A lengthy article in the Winston-Salem (North Carolina) Journal ("Small Miracles: Micromachines are being developed that may offer mankind great benefits – or threaten its very existence", by Kevin Begos, 14 April 2002) rehashes much of the mass media shorthand on nanotech weíve seen so often before: "Many researchers, government officials and venture capitalists are saying that over the next few decades, the effect of such inventions on society may dwarf what has happened in the computer or telecommunications revolutions. Skeptics see a dark side to such a future. Humans may well be able to make such products, they say — but may not be able to control them after they're unleashed on the world." We get warmed-over visions of advanced nanotech applications, Bill Joyís worries over human obsolescence, government funding, venture capitalists ñ the usual stew.
Read more for some of the more interesting bits. Some interesting bits:
The article contains extensive and relatively thoughtful quotes from two academics at North Carolina State University: Gerald Iafrate, a professor of engineering, and Denis Gray, a professor of psychology who's involved because even nanotechnology's strongest supporters agree that there are moral and ethical issues to consider. Both are part of a review panel that plans to report to the National Academies of Science this summer on progress and problems in the National Nanotechnology Initiative (see Nanodot post from 30 October 2001).
Neither NCSU professor favors Bill Joyís recommendation for ìrelinquishingî certain types of scientific research: "We don't know what's going to come out of the pipeline, but if you start getting people thinking about (things) now, debating them, and looking at what the implications might be, your chances of not being surprised and not having some bad outcomes are better," Gray said. Iafrate agreed that "the most important things to concern yourself with are ethical issues," but said that doesn't mean that stopping research makes sense. "You know, that's not a practical way to approach investment in science and technology, because one's conjecture about what may happen in 20 or 30 years is never right," he said.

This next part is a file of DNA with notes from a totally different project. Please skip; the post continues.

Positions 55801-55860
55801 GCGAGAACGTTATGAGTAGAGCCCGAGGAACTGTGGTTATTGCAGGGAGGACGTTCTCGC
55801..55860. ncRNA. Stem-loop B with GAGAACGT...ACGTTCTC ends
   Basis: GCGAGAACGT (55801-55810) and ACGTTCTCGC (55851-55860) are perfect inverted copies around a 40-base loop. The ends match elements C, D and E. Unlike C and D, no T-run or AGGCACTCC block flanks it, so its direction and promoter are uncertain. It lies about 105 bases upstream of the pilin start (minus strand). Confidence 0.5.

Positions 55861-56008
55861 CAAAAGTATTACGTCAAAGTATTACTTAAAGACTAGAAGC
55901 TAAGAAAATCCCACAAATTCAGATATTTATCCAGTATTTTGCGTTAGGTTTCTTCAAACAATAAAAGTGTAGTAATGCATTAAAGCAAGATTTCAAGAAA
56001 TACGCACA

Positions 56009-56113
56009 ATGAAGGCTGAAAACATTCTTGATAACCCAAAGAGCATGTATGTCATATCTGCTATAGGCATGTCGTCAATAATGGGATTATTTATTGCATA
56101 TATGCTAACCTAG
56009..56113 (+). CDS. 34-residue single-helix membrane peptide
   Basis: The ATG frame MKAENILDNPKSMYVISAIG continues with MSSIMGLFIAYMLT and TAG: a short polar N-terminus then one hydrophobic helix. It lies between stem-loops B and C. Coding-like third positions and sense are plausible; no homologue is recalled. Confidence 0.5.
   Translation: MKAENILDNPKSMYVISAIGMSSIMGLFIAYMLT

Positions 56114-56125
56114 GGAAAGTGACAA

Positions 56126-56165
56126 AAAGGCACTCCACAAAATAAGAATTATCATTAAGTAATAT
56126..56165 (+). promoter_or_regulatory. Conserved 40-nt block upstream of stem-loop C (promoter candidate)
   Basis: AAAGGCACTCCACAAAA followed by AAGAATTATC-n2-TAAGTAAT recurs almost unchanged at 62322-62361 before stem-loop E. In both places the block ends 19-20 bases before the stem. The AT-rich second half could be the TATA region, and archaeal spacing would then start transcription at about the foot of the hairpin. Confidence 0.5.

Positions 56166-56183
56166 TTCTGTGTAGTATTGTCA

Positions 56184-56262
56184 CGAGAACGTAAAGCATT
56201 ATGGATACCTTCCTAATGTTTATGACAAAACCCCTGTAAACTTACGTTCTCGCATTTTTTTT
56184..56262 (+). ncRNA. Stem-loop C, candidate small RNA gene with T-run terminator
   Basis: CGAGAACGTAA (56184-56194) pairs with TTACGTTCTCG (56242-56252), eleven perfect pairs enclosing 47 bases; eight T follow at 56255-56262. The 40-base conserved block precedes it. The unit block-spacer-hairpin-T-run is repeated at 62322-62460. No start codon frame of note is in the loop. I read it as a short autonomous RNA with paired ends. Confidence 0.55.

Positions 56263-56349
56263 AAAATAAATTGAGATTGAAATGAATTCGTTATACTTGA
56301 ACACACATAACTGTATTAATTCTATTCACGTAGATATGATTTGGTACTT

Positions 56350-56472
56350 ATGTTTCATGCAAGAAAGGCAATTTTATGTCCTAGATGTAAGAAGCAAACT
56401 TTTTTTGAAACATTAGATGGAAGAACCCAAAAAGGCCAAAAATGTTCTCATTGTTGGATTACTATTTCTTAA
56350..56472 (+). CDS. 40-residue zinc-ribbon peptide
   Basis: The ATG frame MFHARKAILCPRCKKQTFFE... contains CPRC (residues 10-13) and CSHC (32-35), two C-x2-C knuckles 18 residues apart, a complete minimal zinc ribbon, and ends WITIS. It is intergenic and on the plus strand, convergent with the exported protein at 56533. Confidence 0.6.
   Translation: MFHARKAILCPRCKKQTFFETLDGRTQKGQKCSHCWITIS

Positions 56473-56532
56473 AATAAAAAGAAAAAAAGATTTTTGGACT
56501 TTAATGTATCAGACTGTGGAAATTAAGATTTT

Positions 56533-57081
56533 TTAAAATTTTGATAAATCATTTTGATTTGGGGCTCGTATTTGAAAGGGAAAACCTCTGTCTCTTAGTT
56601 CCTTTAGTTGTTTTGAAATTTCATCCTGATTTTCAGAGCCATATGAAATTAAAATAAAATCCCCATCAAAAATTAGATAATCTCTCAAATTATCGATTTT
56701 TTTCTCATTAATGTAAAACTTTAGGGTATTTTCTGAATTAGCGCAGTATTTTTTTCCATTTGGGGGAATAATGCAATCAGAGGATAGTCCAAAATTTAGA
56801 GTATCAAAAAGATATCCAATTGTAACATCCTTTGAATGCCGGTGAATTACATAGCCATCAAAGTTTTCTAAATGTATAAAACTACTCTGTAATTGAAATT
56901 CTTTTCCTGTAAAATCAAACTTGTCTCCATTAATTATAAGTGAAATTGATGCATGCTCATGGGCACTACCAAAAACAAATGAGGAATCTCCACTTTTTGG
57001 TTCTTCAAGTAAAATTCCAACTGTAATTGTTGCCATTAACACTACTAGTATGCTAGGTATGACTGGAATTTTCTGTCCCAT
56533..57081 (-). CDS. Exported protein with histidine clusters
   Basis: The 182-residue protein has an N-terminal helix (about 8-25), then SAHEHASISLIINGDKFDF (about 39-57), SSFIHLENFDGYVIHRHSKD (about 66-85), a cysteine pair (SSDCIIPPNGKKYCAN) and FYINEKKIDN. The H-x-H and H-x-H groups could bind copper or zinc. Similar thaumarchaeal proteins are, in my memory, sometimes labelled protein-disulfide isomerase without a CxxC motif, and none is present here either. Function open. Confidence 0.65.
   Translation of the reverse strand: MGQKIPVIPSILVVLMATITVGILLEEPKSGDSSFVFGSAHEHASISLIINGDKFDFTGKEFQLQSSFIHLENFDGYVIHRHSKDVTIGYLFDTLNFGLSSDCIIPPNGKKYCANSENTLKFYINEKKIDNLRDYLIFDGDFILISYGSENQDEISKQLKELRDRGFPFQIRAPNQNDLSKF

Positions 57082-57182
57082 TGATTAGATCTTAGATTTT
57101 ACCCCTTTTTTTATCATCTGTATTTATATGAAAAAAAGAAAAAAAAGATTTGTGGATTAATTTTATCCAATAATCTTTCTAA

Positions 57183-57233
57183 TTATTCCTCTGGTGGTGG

The article also contains a number of quotes from Nobel laureate Richard Smalley of Rice University:
- "Because we know that everything is ultimately made of atoms, when you put the atoms together in the best possible way, you will get an object which will have the best possible structure and behavior," said Richard Smalley.
- Regarding the increasing interest and media hype related to nanotech, "Smalley said that some of the hype needs cooling down. 'Most of this is going to take 20, 40 years to evolve. It takes great patience,' he said."
- Perhaps the most interesting passage is one in which Smalley, who has often been portrayed as being highly skeptical of advanced molecular nanotechnology, discusses the potential for medical nanorobots:
Smalley, who has cancer, said that the idea of injecting millions or trillions of tiny machines into the body isn't out of line compared with some of the problems humans face. "On my worst days there are something like 10 to the 11th-power cancer cells in my body, and lately, now, it's down to maybe 100 million," he said. "For diseases like this, there is only one solution. And that is you have to somehow take something, and in that something will be trillions of little nano-objects." The objects have to be free to roam the body and distinguish cancer cells from healthy ones, and then kill each diseased cell. "Cures to virtually all diseases will be had on the nano scale," Smalley said, adding that developments are many years away.